Yes, there is data on overall averages. The overall average call volume is one call per thousand employees per month and one to two percent of the number of employees per year. However, call volume varies according to size of organization, healthcare sector of the organization, length in operation of the hotline, and compliance program, etc.
6. Is there any OIG citation regarding recommending external Compliance Program effectiveness evaluations?
Yes, begin with the Compliance guidance for hospitals. There also have been comments about this in the recently released DOJ Guidelines for Evaluating Compliance Programs
7. Can you explain more fully why internally developed and implemented compliance surveys are not viewed as being credible?
- There is a genuine issue of employee suspicion of motive behind such surveys
- Many are concerned questions may be tricks to make the organization look better
- There is fear their responses will not be anonymous
- The overall result is that results tend to be skewed
- Most internally developed surveys are not professionally validated
- Internally generated surveys can’t be benchmarked against healthcare organizations
- Results lack credibility to outside parties
- Cost in time and effort for developing internally a survey is more than using a professionally developed, validated, and administered survey
8. The survey found “responding to new law and regulations” as biggest risk concern. Why do you think this is the case?
The regulatory and enforcement environment is in constant change and is being added to over 200,000 pages of federal laws and regulations already in place. There is the added burden of rapidly developing state laws and regulations. If you are in New York or California, it is a daunting task to keep abreast of changes.
9. I am new to this field, and our Compliance Officer oversees operations, which includes IT management. Could you repeat or elaborate how/why that could be a concern?
In general, Compliance Officers should be responsible for the operation and management for only the Compliance Program. Compliance Officers cannot be independent in oversight of operations for which they are responsible, nor can they be experts in other programs. The role of the Compliance Officer should include ensuring all program managers are engaged in ongoing compliance monitoring of their operational areas of responsibility. As a side note, IT is a highly specialized program area and should have its own responsible party who is knowledgeable and an expert in that area.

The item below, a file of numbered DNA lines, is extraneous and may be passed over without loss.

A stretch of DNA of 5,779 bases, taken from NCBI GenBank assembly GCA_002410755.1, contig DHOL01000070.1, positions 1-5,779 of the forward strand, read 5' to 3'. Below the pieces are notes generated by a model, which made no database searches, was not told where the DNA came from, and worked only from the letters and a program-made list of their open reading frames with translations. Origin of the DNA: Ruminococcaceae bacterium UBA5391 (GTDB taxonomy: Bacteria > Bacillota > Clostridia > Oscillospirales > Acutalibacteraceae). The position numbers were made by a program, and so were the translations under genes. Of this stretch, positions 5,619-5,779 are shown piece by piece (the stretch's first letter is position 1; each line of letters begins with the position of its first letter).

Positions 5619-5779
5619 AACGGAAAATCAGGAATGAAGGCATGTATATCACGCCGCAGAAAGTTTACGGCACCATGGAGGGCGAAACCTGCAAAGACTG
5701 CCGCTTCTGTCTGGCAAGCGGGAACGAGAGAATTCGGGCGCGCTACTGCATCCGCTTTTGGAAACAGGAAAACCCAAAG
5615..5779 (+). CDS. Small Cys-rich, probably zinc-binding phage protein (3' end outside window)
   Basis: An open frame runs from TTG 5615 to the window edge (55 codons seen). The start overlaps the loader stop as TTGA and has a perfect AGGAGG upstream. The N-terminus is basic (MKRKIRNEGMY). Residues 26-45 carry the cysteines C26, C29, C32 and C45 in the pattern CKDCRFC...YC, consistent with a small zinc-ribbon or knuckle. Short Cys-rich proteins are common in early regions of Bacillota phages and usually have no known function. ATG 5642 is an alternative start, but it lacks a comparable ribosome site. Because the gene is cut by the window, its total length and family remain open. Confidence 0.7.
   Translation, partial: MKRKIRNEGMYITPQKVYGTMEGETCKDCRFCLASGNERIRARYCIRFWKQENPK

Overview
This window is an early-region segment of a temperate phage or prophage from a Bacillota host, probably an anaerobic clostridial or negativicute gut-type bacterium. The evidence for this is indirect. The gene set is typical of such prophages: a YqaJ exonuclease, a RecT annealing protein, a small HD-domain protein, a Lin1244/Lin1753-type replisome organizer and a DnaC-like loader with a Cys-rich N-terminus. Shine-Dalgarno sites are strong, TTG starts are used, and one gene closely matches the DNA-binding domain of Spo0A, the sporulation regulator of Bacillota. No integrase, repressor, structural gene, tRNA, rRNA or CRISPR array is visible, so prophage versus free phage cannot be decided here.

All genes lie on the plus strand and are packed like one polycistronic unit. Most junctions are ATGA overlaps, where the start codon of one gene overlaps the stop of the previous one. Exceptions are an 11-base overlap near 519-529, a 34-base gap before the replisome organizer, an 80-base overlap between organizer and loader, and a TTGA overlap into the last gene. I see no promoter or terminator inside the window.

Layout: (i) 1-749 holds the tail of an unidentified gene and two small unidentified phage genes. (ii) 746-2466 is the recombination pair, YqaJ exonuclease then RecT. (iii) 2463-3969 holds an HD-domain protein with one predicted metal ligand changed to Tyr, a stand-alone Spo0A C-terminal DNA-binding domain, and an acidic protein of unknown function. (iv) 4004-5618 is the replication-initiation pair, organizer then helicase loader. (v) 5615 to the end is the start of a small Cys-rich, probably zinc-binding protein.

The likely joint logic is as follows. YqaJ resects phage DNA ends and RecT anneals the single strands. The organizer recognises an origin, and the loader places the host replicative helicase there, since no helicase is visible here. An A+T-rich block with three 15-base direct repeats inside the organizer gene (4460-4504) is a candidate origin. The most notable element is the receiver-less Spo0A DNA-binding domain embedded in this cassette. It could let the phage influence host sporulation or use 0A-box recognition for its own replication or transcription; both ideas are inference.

10. Do you need to check monthly only against the OIG’s LEIE?
As far as the OIG is concerned, periodic screening against the LEIE is all that is necessary. They do not spell out how frequent that should be. They also don’t have interest in GSA debarment information. However, the Centers for Medicare & Medicaid Services (CMS) calls for monthly screening against both the LEIE and GSA debarment listings, as well as State Medicaid sanction data. Screening DEA, FDA, OFAC, death matches, and other databases is optional.
11. What are the biggest takeaways from the DOJ Guideline questions?
It is difficult to produce evidence of compliance program effectiveness if you rely solely upon internally generated information. DOJ will likely not be receptive to internally generated evidence of compliance program effectiveness.
12. With it taking so long to hire new staff and with so many working remotely, is it reasonable for Compliance Officers to contract with consultants to fill gaps rather than hire new W-2 employees?
Every Compliance Officer must determine whether this is an option that makes sense for them. However, for the reasons stated it is increasingly common for Compliance Officers to engage compliance consultants (most often on a part-time basis) to fill gaps. The advantages are gaining immediately qualified assistance without the cost of overhead for a W-2 employee (e.g., recruiting, training, FICA, benefit, leave, etc.), paying only for hours worked, and being able to terminate without cause when the services are no longer needed.